The film adaptation of Stephen King‘s It has been a tough nut to crack. Many tried to adapt it, but the film spent ages in development hell. It even looked like Cary Fukunaga would be the one to make the film, at least until he left due to creative differences with New Line Cinema. Fukunaga still has a script credit in the film, however. After Fukunaga, Andrés Muschietti came in and then Bill Skarsgard was cast as Pennywise. A lot of people were skeptical about it, but in the end things have turned out pretty well for the film.
“Hi Georgie! What a nice boat. Do you want it back?”
There are many things that have changed in this adaptation. The story is now set in the late 80s (as opposed to the late 50s in the novel and late 60s in the miniseries) and there are some other changes made to the characters. There’s the case of Stan Uris, the book mentions he’s Jewish but in the film his father is a rabbi and he’s seen preparing for his Bar Mitzvah.
These changes also show in how It torments the kids. He doesn’t turn into movie monsters anymore. Most of the time he uses the form of Pennywise the Dancing Clown but he also uses a couple of different ones, and those choices make sense.
There are also some parts that have been slightly changed or removed, some of them for the better (Yes, I’m talking about that scene, you know the one). And even though the removal of the turtle saddens me (‘See the TURTLE of enormous girth!’) the movie hints at it a couple of times. But all in all, this is a very faithful adaptation to the book.
“Welcome to the Losers’ Club, asshole!”
The kids are the real treat of this film. Seeing them slowly come together and embrace the Losers’ Club moniker made me very happy, and their interactions with each other is one of the most beautiful things of the film. Each of the kids gets a moment to shine, either through Pennywise tormenting them or because of their circumstances, but it’s a bit unbalanced at times. With only 135 minutes and seven protagonists it had to happen.
Sophia Lillis and Jaeden Lieberher stand out as Bev and Bill. But Finn Wolfhard steals the film, Richie Tozier was my favourite character and he made me crack up constantly. Ever since Stranger Kids I figured that he’d end up doing a lot of cool things and I’m going to miss him a lot whenever It Chapter Two comes out.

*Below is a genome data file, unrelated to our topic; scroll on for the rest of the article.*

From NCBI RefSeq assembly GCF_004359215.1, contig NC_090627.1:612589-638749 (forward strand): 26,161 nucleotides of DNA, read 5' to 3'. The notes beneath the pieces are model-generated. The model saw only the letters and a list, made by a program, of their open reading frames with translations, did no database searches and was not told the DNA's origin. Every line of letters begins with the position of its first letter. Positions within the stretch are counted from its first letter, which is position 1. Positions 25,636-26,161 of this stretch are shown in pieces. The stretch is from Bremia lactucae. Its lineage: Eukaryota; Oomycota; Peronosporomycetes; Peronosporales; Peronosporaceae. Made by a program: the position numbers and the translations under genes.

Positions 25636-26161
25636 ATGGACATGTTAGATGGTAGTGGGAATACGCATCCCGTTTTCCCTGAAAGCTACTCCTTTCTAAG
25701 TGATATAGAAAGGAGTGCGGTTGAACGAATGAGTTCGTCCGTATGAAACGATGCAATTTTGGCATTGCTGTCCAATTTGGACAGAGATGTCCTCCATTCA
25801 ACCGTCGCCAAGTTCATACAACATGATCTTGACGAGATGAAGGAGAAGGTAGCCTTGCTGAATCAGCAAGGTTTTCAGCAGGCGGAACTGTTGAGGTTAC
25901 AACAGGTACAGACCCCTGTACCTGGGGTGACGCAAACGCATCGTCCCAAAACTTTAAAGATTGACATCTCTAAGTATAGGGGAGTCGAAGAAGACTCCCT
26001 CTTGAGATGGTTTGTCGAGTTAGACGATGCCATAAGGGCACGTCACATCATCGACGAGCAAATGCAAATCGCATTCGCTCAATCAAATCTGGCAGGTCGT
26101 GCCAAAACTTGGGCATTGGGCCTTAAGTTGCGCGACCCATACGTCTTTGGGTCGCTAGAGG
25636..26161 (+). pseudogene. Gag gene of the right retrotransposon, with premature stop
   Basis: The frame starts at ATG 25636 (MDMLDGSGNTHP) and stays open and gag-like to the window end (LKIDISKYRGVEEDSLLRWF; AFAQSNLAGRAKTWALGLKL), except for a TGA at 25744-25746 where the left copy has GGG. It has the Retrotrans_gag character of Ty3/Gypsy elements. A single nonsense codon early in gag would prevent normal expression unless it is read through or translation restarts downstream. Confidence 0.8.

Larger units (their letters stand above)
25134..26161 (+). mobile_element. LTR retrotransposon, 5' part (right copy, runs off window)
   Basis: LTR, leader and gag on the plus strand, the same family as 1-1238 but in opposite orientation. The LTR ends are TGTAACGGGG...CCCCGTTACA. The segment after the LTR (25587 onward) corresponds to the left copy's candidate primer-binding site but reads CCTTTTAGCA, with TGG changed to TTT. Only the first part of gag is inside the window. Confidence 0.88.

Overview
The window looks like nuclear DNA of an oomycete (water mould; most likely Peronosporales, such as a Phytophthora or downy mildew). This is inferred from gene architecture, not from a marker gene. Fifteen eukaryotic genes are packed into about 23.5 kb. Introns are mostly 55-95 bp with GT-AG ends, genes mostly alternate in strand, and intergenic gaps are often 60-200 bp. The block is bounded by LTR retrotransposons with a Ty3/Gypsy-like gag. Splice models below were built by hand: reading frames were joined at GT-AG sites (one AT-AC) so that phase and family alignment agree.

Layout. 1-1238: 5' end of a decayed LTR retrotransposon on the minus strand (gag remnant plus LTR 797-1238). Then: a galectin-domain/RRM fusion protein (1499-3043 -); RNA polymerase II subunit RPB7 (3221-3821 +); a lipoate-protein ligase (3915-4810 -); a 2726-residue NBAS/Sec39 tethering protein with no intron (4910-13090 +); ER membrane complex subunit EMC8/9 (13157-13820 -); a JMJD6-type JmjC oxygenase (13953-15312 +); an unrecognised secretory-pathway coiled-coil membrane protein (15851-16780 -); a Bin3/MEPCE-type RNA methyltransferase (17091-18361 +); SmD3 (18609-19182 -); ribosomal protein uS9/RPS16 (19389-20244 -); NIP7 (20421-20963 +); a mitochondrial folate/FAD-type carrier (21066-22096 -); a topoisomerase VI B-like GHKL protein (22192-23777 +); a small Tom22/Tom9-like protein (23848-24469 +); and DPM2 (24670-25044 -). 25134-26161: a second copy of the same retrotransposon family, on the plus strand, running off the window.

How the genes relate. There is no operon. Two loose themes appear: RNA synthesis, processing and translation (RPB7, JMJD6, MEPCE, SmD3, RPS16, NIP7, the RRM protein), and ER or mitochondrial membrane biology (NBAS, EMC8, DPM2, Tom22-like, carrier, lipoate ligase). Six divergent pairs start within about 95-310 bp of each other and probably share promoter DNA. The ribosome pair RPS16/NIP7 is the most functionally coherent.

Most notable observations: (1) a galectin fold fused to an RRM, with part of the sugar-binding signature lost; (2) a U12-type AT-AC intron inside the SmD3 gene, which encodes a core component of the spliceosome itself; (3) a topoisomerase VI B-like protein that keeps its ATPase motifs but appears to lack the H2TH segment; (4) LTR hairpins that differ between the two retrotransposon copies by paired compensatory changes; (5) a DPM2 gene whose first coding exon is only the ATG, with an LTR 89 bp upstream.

Now I’m going to talk about the elephant in the room. Pennywise and Bill Skarsgard. As much as I dislike the 1990 miniseries I will always admit that Tim Curry was the best thing in it, and that the way he played that role cast a long shadow. The film pays tribute to this legacy with an easter egg, but still Bill Skarsgard happens to step out of that shadow and in many aspects I liked his approach to the role more than Curry‘s.
“If we stick together, all of us. We’ll win.”
The film’s not without issues though. There are times where the CGI looks very wonky. Especially in the case of the woman in the painting. And like I said the film doesn’t give an equal focus to all of the Losers.
Sure, they all get a lot of screen time but Ben, Stan or Mike don’t feel as developed as Bev, Eddie, Bill or Richie. And the case of Mike Hanlon bothers me a bit, because in the book he was the one who did most of the research and in the film Ben is the one who does that with the excuse of “He’s the new kid, he wants to learn about Derry” and that makes me wonder about what kind of role Mike will have as an adult in the second part. I hope he still becomes Derry’s librarian.
In spite of these issues, the film is great. It is one of the best Stephen King adaptations to screen. I’m just hoping that the follow-up with the Losers as adults is as good or even better than this film. Hopefully we won’t have to wait too long for it.
Did you see the film? What did you think? Let us know in the comments!
Angry Spaniard, adoptive Irishman. Writer, reader, tea drinker and video game player/designer.